I recently found photos of myself as a child sitting on Santa’s lap, each showing a different level of comfort or, in some cases, discomfort. I look uncertain in many of the photos. I don’t remember if, as a child, I wanted to sit on Santa’s lap or if I did it because I thought it was expected of me.
My daughter’s photos with Santa Claus tell a very different story. Other than a photo of her as 16-month-old sitting on Mrs. Claus’ lap (Santa was there, too), she is standing next to Santa in most of the photos — but is never on his lap.
Most parents seem to insist their child take a photo on Santa’s lap with no regard for whether their terrified child is willing to pose with Santa or not. I’ve seen my share of screaming children being cajoled to sit on Santa’s lap, even just for a minute, all in the name of capturing a holiday photo.
When she was younger I would take my now 13-year-old daughter to see Santa each year, but I never felt compelled to make her climb up on his lap like the other kids. If she had told me she didn’t want to go see him or if she had cried once we got there, it would have been fine with skipping the visit that year.
I admit I never forced my daughter to sit on Santa’s lap because when I was a 20-something newspaper reporter one of my assignments was to observe the local Santa Claus and write a feature article about his exchanges with the children. For some reason, what I observed just didn’t sit right with me.
During one of Santa’s odd exchanges with a 5-year-old girl, Santa suggested to the toddler that perhaps he should bring her makeup and high heel shoes. I remember looking at the girl’s mother for signs of discomfort but her mother was probably too busy snapping photos to hear the conversation. There were other exchanges that day that set off alarm bells in my head but since none of the parents seemed to notice, and I wasn’t a parent myself at the time, I wasn’t sure what to do about it.
Back at the newspaper office, my editor asked me about my visit with Santa. I told him I thought Santa was a creep, explained why and asked if I should do some digging to see if I could find anything odd in the guy’s background. My editor told me to stick with the feature story I was supposed to write and reminded me that I had only an hour to file the story.
Fast-forward about three months from that day. The cops reporter, who had overhead my conversation with the editor about Santa, stops by my desk to tell me that the same guy who played Santa was arrested for child molestation.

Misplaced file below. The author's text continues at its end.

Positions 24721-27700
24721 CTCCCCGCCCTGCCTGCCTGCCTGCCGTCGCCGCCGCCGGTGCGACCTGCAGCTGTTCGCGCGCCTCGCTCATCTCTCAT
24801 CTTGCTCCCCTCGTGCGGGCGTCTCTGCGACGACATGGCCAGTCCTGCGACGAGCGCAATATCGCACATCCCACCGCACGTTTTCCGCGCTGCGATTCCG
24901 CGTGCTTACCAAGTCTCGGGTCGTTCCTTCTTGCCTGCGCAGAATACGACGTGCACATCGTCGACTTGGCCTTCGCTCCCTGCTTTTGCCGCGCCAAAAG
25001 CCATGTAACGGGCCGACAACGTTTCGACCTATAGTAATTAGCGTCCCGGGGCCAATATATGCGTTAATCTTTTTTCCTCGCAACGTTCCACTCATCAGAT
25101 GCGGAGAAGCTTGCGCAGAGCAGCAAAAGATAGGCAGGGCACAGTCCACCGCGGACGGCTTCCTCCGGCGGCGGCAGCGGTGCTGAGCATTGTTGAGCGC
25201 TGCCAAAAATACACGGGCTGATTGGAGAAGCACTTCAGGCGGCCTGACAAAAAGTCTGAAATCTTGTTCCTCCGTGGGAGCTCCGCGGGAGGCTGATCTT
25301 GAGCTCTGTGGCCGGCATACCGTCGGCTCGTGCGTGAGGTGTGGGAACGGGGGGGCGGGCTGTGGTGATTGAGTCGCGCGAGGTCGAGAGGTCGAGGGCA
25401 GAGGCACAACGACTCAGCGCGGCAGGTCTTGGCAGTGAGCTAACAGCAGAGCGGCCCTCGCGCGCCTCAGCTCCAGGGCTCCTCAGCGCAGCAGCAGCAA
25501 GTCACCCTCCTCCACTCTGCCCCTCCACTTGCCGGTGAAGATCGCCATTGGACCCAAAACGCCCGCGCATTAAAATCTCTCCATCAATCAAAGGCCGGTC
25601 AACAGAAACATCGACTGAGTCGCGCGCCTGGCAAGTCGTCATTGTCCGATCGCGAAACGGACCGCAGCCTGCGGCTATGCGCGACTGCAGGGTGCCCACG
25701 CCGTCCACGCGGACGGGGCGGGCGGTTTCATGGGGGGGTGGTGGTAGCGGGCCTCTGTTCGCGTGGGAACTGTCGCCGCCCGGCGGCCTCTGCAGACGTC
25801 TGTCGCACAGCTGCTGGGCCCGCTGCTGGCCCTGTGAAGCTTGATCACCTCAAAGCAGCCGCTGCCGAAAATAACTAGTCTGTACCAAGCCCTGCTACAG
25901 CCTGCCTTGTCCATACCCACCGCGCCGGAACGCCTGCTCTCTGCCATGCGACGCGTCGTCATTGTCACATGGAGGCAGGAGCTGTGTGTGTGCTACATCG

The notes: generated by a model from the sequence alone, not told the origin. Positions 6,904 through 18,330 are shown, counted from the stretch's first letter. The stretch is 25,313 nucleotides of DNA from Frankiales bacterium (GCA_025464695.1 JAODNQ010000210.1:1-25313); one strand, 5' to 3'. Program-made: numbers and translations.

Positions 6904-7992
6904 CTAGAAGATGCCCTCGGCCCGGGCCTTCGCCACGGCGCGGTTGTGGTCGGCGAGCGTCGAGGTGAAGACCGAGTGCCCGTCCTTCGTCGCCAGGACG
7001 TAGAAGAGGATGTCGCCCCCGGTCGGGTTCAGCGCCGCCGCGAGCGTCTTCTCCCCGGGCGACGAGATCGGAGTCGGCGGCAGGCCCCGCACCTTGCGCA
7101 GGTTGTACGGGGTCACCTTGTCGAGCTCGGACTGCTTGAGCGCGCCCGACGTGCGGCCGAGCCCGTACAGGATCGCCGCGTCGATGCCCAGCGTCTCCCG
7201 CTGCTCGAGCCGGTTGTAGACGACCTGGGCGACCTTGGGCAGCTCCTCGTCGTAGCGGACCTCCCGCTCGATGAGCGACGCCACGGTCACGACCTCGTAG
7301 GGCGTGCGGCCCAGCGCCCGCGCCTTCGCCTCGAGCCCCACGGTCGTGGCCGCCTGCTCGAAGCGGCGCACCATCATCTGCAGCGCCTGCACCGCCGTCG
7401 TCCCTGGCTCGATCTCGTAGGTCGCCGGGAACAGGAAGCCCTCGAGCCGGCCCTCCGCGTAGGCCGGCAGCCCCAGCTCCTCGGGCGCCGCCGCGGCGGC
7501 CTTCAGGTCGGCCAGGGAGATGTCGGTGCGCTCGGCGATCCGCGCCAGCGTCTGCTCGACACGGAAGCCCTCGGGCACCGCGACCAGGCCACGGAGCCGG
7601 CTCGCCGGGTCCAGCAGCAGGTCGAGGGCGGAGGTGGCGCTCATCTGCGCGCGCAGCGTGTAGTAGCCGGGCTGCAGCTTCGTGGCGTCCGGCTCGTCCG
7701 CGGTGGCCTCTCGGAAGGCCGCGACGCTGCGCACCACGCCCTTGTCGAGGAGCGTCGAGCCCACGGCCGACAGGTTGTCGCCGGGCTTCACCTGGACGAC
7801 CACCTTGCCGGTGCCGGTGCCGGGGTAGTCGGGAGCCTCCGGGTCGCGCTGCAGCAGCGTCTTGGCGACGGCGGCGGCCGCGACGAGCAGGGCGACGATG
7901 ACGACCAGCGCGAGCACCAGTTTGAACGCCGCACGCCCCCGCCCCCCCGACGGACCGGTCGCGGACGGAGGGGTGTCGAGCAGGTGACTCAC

That incident taught me two things:
Always trust your gut.
Never force your child to sit on Santa’s lap
Now I’m not saying that every Santa is a creep. I am sure 99.9 percent of all men who portray Santa Claus are upstanding citizens. After all, shopping malls and other venues that offer visits with Santa have pretty rigorous background checks for Mr. Claus and his helpers.
But even with a well-regarded Santa, we need to be mindful of our kids and how theymight feel about sitting on Santa’s lap, or even visiting Santa. And we need to accept that standing next to Santa or kneeling in front of him is perfectly acceptable.
Isn’t a child who looks comfortable standing next to Santa going to take a better photo than child who looks uncertain or downright miserable on Santa’s lap?
One of my most cherished memories of my daughter visiting Santa was at our local nature center. Each family was given five minutes to visit with Mr. Claus and his helpers in a log cabin. Chairs were set up next the fireplace and family members were invited to sit on a chair and visit with Santa.
The photo I have from this visit is adorable. It shows my daughter and Santa sitting next to each other fully engaged in conversation. I can’t think of anything more enchanting than my daughter sitting around the fire with Santa and his helpers and talking about the North Pole.
I’m glad I never forced my daughter to sit on Santa’s lap. All her memories of visiting Santa are pleasant and she is genuinely happy in all our photos with Santa. If your kid is screaming, “No Santa, No Santa!” or just seems unhappy about having to sit on Santa’s lap, give yourself and them a break.
Suggest they stand next to, or in front of, Santa. And, if that doesn’t cheer them up, then maybe you should skip a visit to Santa this year.
After all, who wants to share or display a photo of their kid looking incredibly uncomfortable with Santa just to have that holiday moment?
(Photo: Getty Images)